Last year, for the first time in my life, I kept track of what albums I bought throughout the year. I loved being able to look back over the previous 12 months and remember what I'd found in a used CD bin or purchased online or had given to me by friends; it's like a really immediate autobiography. Last fall, I wrote:
But music is different. An album has an effect on your growth in a different way than a movie or a TV show, mostly because it's something you listen to several times in order to let it begin to sink in. The best albums become somehow stuck in your car's CD player or become a default choice on your iPod, and you listen to them over and over again. Music is much more of a continued experience, which is why I decided this year to keep track of the albums I acquired in hopes of being able to step back and observe my musical habits and maybe come to some kind of half-assed conclusions about the whole thing in a musical-journey-of-life-minus-the-b.s. sense.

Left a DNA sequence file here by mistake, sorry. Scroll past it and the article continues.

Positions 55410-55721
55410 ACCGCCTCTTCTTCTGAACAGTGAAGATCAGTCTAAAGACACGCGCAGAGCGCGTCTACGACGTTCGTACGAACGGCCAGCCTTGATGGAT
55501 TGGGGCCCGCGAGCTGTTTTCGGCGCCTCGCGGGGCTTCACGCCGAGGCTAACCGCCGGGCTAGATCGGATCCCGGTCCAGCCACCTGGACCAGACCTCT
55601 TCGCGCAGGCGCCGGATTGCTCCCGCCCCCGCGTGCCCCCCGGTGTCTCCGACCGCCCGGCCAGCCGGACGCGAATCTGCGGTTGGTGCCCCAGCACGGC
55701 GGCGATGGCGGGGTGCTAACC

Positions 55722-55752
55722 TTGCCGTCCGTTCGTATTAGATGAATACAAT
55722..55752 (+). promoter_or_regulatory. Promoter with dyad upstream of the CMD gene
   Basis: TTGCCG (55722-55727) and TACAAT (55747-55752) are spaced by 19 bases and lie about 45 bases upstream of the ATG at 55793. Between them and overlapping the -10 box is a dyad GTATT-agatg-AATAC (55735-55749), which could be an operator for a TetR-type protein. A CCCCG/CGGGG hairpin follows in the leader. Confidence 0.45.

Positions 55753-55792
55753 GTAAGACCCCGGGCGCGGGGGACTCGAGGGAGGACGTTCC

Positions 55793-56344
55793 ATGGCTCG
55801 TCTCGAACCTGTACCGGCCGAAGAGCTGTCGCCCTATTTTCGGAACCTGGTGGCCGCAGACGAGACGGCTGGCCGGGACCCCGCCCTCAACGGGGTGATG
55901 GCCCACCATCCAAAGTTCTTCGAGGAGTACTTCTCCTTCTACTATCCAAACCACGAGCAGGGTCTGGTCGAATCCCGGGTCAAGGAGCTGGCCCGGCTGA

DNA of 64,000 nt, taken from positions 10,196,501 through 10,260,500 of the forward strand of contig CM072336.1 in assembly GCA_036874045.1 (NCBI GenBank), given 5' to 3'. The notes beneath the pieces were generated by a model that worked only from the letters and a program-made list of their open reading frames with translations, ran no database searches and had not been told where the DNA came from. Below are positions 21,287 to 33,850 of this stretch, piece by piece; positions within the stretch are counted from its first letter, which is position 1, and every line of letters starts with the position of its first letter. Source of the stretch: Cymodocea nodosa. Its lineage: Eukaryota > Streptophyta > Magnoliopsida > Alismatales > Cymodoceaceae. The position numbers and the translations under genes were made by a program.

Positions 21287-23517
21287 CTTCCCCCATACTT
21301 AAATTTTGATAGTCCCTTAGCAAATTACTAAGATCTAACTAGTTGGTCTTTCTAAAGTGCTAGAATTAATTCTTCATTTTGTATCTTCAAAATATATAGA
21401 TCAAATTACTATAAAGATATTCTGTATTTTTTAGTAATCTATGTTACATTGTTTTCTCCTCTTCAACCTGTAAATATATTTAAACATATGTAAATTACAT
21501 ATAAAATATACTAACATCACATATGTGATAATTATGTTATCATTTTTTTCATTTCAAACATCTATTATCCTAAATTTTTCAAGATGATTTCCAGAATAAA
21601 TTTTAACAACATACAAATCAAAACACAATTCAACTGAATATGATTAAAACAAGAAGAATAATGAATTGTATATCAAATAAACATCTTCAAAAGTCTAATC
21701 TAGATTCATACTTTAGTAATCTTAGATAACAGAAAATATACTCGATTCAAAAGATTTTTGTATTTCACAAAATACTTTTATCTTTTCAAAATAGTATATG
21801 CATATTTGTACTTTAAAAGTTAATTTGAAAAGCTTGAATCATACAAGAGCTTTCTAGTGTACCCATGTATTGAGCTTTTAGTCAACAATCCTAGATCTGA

That reasoning still holds. As the year progressed, the music I acquired became fused with the experiences I was having/surviving at the time, and I know I'll have those sense memories with me forever. So without further delay, here's the first installment of this year's list: January San Saba County, Easy Does It (2004) I found this band by visiting the site for Austin's Waterloo Records, and it was a great buy. I picked this up used at Half.com, since it's not available on the band's site any more, and it's got some pretty good songs. Will Hoge, Blackbird on a Lonely Wire (2003) Meh. A friend gave it to me to prepare me for a concert I went to with a larger group. Pretty forgettable. I haven't listened to it since. February Various Artists, Juno (2007) What can I say, I fell for the hype. There are actually good tracks on here, too, but they're not the Kimya Dawson ones. That Dog, Retreat From the Sun (1997) I bought this on the strength of the recommendation it got in a blog post in which I called for reader suggestions for great guitar pop. Solid record. Willie Nelson, Natural Renegade (c. 2003, but who knows) This was a total impulse buy when I was browsing Amoeba one day. It's a compilation put out by Starbucks, but it's still a fun album and one of the many, many possible combinations of "greatest hits" you could cull from Willie Nelson's life and career. The titles speak for themselves: "On the Road Again," "Always on My Mind," "Blue Eyes Crying in the Rain," "Crazy." Come on. (It also has Willie and Merle Haggard doing "Pancho and Lefty," but I still think no one will ever top Townes van Zandt's original. No one.) Lyle Lovett, Lyle Lovett (1986) Some people think of Pontiac as Lyle Lovett's first record, and that's a great one ("If I Had a Boat" alone makes it a classic), but his first album was actually his eponymous debut two years earlier. It's a fantastic group of songs that typifies Lovett's ability to combine country and blues with a singer-songwriter sensibility. The brush-off "God Will" is great for the sharp turn it takes, and "If I Were the Man You Wanted" is every good thing you'd expect from the title. Emmylou Harris and the Nash Ramblers, At the Ryman (1992) Amazing album. I've seen Emmylou live a couple times, and it's always wonderful, but this one was recorded back before she started to lose some of the power from her upper register. Her cover of John Fogerty's "Lodi" is a standout, and "Like Strangers" will kick your ass.